They’re on the launch pad right now. See here.
So, what are the missions and objectives of these fine spacecraft, I hear you ask.
Well, from the Planck site:
Planck will help provide answers to one of the most important sets of questions asked in modern science – how did the Universe begin, how did it evolve to the state we observe today, and how will it continue to evolve in the future? Planck’s objective is to analyse, with the highest accuracy ever achieved, the remnants of the radiation that filled the Universe immediately after the Big Bang, which we observe today as the Cosmic Microwave Background.
* Mapping of Cosmic Microwave Background anisotropies with improved sensitivity and angular resolution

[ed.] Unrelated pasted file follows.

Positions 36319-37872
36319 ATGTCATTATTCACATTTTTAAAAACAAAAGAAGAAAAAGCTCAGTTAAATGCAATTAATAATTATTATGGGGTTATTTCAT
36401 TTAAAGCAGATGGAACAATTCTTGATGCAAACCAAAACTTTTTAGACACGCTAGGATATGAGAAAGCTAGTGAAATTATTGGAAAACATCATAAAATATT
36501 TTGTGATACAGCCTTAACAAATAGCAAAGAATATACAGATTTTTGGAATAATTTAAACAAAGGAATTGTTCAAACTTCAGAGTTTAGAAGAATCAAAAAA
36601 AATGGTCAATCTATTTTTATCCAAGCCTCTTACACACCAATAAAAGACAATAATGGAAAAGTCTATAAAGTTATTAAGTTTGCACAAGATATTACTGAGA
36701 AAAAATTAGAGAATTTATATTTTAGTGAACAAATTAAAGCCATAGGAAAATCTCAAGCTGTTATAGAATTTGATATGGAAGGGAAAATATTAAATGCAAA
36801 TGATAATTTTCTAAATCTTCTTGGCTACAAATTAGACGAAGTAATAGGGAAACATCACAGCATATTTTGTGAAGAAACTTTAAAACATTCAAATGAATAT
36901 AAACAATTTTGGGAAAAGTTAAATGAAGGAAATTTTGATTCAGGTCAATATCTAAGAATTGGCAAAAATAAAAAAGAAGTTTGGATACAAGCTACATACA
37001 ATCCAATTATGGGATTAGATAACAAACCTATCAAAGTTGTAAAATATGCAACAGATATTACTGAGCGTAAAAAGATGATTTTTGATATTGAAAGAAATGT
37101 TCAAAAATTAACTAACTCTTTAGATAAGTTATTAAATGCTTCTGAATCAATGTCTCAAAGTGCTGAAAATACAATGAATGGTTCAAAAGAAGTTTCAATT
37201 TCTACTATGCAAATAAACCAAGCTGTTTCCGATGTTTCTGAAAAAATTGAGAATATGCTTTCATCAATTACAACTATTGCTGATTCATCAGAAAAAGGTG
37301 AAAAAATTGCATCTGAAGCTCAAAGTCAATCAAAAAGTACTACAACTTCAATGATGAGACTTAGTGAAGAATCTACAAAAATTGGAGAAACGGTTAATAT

* Determination of Hubble constant
* Testing inflationary models of the early Universe
* Measuring amplitude of structures in Cosmic Microwave Background
From the Herschel site:
The European Space Agency’s Herschel Space Observatory (formerly called Far Infrared and Sub-millimetre Telescope or FIRST) has the largest single mirror ever built for a space telescope. At 3.5-metres in diameter the mirror will collect long-wavelength radiation from some of the coldest and most distant objects in the Universe. In addition, Herschel will be the only space observatory to cover a spectral range from the far infrared to sub-millimetre.
* Study the formation of galaxies in the early universe and their subsequent evolution
* Investigate the creation of stars and their interaction with the interstellar medium
* Observe the chemical composition of the atmospheres and surfaces of comets, planets and satellites
* Examine the molecular chemistry of the universe